ENVIRONMENTAL GROUP FORMED ON AMBERGRIS CAYE
A new environmental advocacy group has been formed on Ambergris Caye with an aim to protect its coastal resources. Public consultations will begin in the first week of January.
Maria Novelo reporting…
“The newly formed Ambergris Caye Wetlands Committee is in the first stages of launching its conservation initiative for 2011 with its conceptual plan to acquire protected status for three areas on Ambergris Caye. The wetlands committee is comprised of the Ambergris Caye citizens for sustainable development, Hol Chan Marine Reserve, San Pedro Tour Guide Association, Green Reef and the business community partners. The aim is to conduct a public consultation process that will allow sustainable management of our coastal resources. In a press release from the Wetlands Committee, it stated the proposed sites for protected status including, Mexico Rocks Marine which comprises of 8.75 square miles, Bajos Proposed Marine Reserve spanning 135 square miles and Cayo Frances adjoining the Mata Frances Lagoon. While the committee’s spokesperson declined an interview, Love News understands that this was done so as to not confuse the public of their efforts without holding a proper public consultation to acquire the concerns from the residents in this municipality. While still in its conceptual stage, the release states that the paper was presented to the Minister of Tourism Manuel Heredia Junior on December 15th where it was reported that he was in support of the initiative. The release ended stating that the Minister is in the process of submitting the copies of the concept paper to the relevant Ministries for consultation. It has been agreed by all the parties involved that a Public consultation will be held on January 05, 2012 at the Lion’s Den at 6pm to present the concept paper to the local community for their input.”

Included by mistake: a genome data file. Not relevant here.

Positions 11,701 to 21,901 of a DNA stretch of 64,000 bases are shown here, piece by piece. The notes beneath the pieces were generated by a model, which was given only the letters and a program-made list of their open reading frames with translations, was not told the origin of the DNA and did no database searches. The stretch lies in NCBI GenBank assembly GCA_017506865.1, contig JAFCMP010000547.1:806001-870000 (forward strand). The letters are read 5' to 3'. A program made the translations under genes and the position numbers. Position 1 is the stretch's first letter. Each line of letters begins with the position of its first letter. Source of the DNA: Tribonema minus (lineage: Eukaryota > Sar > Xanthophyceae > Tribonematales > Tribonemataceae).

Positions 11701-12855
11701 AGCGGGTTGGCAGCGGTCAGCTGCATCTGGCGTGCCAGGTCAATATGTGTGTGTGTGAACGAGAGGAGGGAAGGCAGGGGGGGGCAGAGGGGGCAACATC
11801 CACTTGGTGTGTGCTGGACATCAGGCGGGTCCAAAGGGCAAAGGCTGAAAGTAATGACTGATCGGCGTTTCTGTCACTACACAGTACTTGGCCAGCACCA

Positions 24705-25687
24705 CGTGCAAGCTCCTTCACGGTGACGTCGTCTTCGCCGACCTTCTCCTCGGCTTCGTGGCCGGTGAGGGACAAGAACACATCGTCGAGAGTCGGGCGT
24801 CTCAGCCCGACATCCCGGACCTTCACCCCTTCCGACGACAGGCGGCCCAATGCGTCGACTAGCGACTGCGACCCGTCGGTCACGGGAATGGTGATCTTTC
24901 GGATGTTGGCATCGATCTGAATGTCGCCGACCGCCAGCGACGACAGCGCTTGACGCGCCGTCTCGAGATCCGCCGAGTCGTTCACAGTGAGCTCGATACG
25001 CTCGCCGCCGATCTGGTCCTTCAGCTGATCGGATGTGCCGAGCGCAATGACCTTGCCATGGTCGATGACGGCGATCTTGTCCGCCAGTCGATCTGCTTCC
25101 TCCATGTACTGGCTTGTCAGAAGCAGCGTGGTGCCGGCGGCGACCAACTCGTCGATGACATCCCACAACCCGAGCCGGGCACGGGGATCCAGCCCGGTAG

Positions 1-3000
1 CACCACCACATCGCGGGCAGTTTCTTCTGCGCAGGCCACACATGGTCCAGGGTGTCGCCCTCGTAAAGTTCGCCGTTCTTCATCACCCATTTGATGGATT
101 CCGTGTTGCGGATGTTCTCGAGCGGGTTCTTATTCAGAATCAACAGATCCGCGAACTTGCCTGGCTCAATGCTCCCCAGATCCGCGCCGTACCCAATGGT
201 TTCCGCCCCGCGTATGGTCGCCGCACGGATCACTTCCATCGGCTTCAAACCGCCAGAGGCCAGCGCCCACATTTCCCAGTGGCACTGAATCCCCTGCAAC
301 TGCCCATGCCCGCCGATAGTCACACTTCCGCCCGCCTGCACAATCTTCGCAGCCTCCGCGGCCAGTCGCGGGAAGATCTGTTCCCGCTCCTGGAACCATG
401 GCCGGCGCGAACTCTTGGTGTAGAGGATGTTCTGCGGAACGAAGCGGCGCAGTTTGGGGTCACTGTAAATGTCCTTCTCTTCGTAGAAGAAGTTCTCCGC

=======================Sanpedranos propose 3 new MPAs
Concerned citizens of San Pedro Town and Ambergris Caye have proposed that the Government of Belize should create three new Marine Protected Areas: the Mexico Rocks Marine Reserve, Bajos Marine Reserve and the Mata/Cayo Frances National Park.
They formed the Ambergris Caye Citizens for Sustainable Development group, which held its first public consultation at the Lion’s Den in San Pedro Town on Thursday evening, January 5.
They wish to include as many interested parties as possible and welcome anyone who may contribute creative and meaningful ideas to improve this effort. These citizens recognize the importance of tourism and sustainable fisheries to the island’s economy, and they want to protect what they have as responsible stewards with proper planning, without compromising the livelihood of future generations.
To this end, they have prepared three concept papers, one for each of the proposed protected areas. In preparing their proposals, they collaborated with other organizations such as the Hol Chan Marine Reserve, the San Pedro Tour Guide Association, the local chapter of the Belize Tourism Industry Association (B.T.I.A.), the San Pedro Business Association, the conservation NGO Green Reef, and the ACLBA. Together they have formed the Ambergris Caye Wetlands Committee.
The committee’s goal is to facilitate the process to create a protected areas network in Ambergris Caye so as to guarantee sustainable management of the island’s coastal resources for future generations and for the betterment of the island.